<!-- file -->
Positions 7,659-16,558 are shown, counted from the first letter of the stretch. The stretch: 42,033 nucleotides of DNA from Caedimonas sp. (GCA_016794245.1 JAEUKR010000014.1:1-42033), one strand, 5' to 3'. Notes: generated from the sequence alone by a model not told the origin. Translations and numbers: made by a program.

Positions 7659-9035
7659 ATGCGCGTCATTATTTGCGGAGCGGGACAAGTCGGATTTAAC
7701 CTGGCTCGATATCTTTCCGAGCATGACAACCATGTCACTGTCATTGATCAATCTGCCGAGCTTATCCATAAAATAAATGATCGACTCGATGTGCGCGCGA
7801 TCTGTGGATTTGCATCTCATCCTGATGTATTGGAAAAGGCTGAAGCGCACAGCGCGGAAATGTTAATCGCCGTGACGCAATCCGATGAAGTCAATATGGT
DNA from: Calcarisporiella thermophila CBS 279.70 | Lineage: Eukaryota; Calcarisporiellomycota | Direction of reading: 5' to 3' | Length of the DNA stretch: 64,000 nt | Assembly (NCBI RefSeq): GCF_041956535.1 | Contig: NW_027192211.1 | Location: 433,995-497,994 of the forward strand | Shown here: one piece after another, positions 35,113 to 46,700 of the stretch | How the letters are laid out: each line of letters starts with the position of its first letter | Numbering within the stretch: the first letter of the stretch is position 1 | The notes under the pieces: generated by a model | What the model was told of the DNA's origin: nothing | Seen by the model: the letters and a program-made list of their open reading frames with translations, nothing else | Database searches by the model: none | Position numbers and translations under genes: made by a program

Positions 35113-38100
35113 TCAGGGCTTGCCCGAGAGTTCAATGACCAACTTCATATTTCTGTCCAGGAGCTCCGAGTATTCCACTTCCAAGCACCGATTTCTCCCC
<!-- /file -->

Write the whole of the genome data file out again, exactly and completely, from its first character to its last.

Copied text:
Positions 7,659-16,558 are shown, counted from the first letter of the stretch. The stretch: 42,033 nucleotides of DNA from Caedimonas sp. (GCA_016794245.1 JAEUKR010000014.1:1-42033), one strand, 5' to 3'. Notes: generated from the sequence alone by a model not told the origin. Translations and numbers: made by a program.

Positions 7659-9035
7659 ATGCGCGTCATTATTTGCGGAGCGGGACAAGTCGGATTTAAC
7701 CTGGCTCGATATCTTTCCGAGCATGACAACCATGTCACTGTCATTGATCAATCTGCCGAGCTTATCCATAAAATAAATGATCGACTCGATGTGCGCGCGA
7801 TCTGTGGATTTGCATCTCATCCTGATGTATTGGAAAAGGCTGAAGCGCACAGCGCGGAAATGTTAATCGCCGTGACGCAATCCGATGAAGTCAATATGGT
DNA from: Calcarisporiella thermophila CBS 279.70 | Lineage: Eukaryota; Calcarisporiellomycota | Direction of reading: 5' to 3' | Length of the DNA stretch: 64,000 nt | Assembly (NCBI RefSeq): GCF_041956535.1 | Contig: NW_027192211.1 | Location: 433,995-497,994 of the forward strand | Shown here: one piece after another, positions 35,113 to 46,700 of the stretch | How the letters are laid out: each line of letters starts with the position of its first letter | Numbering within the stretch: the first letter of the stretch is position 1 | The notes under the pieces: generated by a model | What the model was told of the DNA's origin: nothing | Seen by the model: the letters and a program-made list of their open reading frames with translations, nothing else | Database searches by the model: none | Position numbers and translations under genes: made by a program

Positions 35113-38100
35113 TCAGGGCTTGCCCGAGAGTTCAATGACCAACTTCATATTTCTGTCCAGGAGCTCCGAGTATTCCACTTCCAAGCACCGATTTCTCCCC